It’s harvest season for Indiana gardeners. Ten minutes in our little garden last night resulted in a tub full of fresh veggies. Today, I enjoyed (this term is used loosely) freezing green beans, broccoli and cauliflower. Tomatoes are coming on strong, and soon it will be time for salsa and sauce.
Though I have spent over 20 years on a farm and been a gardener most of my life, I never fail to marvel at the miracle of seed-to-fruit.
Wonder at all that grows in God’s creation is woven throughout His Word. I have been camped out this summer in the Book of Mark. As I’m led to examine this text alongside a book by the singer, songwriter and author Michael Card (Mark: The Gospel of Passion), I’m taking it slow. And I’m seeing my Savior anew through the eyes of Mark, the young man who was mentored by Jesus’ close friend, Peter. In his fourth chapter, verses 3-8 (from The Message), Mark recounts a parable, told by Jesus as a story that resonated with the local farmers.
“Listen. What do you make of this?” said Jesus. “A farmer planted seed. As he scattered the seed, some of it fell on the road and birds ate it. Some fell in the gravel; it sprouted quickly but didn’t put down roots, so when the sun came up it withered just as quickly. Some fell in the weeds; as it came up, it was strangled among the weeds and nothing came of it. Some fell on good earth and came up with a flourish, producing a harvest exceeding his wildest dreams.”
If you’ve been in church or Sunday school long enough, you have heard the Parable of the Seed. But, because Holy Scripture is literature that has life and breath, every foray into its pages yields a harvest of fresh fruit. For me this week, the fruit is a sweet balm for my soul.
You see, this young one I love is digging in his own plot of dirt, digging for truth and promise. Like many young Christians today, he’s grappling with the conflict between faith and doubt. In his searching, he’s challenging me to know and understand what I believe.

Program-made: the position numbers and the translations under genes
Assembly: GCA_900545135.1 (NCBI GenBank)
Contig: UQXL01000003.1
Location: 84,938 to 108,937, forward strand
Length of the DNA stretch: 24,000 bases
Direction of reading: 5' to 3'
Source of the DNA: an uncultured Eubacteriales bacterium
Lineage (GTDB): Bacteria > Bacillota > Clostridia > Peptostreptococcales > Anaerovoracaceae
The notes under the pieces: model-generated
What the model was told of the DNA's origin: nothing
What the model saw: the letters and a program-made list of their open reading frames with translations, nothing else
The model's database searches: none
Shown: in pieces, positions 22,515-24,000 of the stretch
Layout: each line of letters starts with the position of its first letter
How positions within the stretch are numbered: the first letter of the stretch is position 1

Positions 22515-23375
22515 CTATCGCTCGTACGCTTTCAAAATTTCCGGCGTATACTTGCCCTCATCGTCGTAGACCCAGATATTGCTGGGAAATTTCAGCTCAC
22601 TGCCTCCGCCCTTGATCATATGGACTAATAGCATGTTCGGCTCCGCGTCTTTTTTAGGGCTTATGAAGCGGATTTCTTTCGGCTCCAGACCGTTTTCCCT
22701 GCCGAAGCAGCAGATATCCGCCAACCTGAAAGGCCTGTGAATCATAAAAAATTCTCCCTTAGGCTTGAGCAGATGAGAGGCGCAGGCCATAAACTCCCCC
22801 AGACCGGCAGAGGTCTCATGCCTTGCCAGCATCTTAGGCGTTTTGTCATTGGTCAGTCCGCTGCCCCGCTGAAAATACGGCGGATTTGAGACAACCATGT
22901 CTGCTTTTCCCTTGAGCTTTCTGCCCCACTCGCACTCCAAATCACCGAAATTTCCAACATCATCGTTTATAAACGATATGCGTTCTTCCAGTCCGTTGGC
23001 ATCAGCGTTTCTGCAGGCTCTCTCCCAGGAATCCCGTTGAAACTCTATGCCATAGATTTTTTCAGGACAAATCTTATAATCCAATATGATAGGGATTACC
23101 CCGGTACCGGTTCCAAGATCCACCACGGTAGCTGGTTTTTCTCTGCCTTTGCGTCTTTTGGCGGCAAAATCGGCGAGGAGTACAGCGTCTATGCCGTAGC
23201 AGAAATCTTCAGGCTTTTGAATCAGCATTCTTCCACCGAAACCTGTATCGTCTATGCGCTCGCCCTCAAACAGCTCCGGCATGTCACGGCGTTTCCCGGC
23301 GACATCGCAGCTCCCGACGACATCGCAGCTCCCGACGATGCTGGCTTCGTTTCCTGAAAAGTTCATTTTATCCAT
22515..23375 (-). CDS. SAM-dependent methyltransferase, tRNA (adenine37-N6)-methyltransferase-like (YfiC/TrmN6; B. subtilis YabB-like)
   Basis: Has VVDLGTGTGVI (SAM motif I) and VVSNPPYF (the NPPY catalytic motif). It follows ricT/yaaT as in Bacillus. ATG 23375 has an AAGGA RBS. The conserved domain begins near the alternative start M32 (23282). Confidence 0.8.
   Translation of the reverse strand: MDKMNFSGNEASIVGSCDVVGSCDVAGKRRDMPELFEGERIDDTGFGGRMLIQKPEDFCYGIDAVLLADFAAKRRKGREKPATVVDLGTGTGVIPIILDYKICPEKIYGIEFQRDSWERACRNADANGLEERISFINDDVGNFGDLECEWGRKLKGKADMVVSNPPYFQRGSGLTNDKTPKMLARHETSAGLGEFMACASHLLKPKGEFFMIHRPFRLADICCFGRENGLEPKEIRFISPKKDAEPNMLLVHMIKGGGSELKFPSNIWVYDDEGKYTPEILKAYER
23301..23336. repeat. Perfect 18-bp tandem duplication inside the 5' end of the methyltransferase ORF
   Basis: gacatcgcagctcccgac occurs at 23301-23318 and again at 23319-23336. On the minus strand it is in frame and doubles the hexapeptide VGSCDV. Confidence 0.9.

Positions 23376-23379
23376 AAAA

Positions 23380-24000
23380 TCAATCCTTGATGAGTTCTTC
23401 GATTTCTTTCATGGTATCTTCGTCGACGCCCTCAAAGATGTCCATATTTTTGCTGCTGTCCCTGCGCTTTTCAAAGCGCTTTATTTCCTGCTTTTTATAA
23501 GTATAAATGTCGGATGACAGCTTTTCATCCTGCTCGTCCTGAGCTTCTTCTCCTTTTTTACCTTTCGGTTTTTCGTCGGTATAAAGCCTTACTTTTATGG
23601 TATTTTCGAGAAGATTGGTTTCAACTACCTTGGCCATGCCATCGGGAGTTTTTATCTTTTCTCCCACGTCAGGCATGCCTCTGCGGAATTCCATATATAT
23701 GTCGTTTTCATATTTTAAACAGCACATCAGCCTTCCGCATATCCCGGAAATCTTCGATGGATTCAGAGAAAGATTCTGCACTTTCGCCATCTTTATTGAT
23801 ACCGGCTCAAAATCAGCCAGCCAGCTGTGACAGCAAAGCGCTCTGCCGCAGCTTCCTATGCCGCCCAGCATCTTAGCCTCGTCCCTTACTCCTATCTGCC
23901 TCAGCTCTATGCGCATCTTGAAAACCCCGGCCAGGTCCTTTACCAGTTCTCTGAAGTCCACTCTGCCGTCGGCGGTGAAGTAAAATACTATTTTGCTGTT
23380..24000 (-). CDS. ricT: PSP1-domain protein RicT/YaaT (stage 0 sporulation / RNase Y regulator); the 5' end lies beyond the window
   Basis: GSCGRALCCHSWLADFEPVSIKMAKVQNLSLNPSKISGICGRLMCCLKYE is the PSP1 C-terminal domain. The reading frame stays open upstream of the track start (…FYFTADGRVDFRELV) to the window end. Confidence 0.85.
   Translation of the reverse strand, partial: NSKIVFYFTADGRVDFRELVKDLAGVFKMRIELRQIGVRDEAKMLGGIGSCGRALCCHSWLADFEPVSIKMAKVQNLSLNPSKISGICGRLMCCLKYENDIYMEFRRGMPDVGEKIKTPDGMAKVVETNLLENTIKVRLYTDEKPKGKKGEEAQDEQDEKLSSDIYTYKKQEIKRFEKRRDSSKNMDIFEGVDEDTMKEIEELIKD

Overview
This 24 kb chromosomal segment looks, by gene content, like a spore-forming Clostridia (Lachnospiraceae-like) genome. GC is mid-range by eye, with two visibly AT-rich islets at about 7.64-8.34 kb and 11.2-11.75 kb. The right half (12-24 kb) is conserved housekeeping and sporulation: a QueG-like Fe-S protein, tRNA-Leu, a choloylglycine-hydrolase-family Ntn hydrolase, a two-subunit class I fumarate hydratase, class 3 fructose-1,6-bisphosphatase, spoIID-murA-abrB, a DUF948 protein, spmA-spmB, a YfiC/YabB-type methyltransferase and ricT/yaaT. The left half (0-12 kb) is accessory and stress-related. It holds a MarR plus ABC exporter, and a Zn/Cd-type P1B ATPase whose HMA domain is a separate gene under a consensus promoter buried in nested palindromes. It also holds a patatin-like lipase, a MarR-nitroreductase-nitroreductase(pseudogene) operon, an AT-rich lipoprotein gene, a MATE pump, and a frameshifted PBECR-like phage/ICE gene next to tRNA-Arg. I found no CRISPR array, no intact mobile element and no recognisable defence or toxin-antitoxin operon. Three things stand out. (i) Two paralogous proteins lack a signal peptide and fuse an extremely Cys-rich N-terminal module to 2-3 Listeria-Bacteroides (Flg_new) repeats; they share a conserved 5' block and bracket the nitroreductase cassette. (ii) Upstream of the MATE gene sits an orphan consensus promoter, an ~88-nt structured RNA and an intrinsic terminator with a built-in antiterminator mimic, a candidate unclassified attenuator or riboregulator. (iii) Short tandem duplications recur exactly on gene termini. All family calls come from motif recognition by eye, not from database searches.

I’ve been his teacher, his spiritual mentor and Just Mom, and I have planted some seeds through the years. As described by Christ, I have no doubt that more than a handful became bird feed — little guys have short attention spans and teens tune you out. Other times, I know he must have been listening and I’m sure the words held meaning in that day, in that moment of his life. But I’m just as certain that on this day — today — they are forgotten.
And about those weeds. Who can identify which weeds strangle, can choke the life out of a fragile sprout?
Our world scatters plenty of life-strangling weeds in the hearts and brains of the young. But our God breathed weed-killing words that we
….whispered at night
….memorized at the desk
….sang in church
I believe many of those words fell on good earth and that they will produce “a harvest exceeding (my) wildest dreams.”
While Jesus discipled his Disciples, he knew he was sending them out to face obstacles of all kinds. But he tells them, as he is telling others who are following him, that they must trust the nature of the seed.
“History shows that the Word multiplies and spreads and grows to unimaginable proportions,” says Michael Card in his commentary. “Trust the seed, the self-contained power of the Word, which will not return empty.”
Between FAITH and DOUBT resides TRUST. As I send my young one out to face obstacles, I’m trusting the nature of the seed and counting on a harvest that will exceed my wildest dreams.
I was delighted to receive this prize in the mail today from author and blogger Leslie Leyland Fields. She recently held a contest on her blog and I was one of several winners. Thank you, Leslie!
You can read Leslie’s stories about her life as a fisherman on an Alaskan island on her blog at http://www.leslieleylandfields.com/.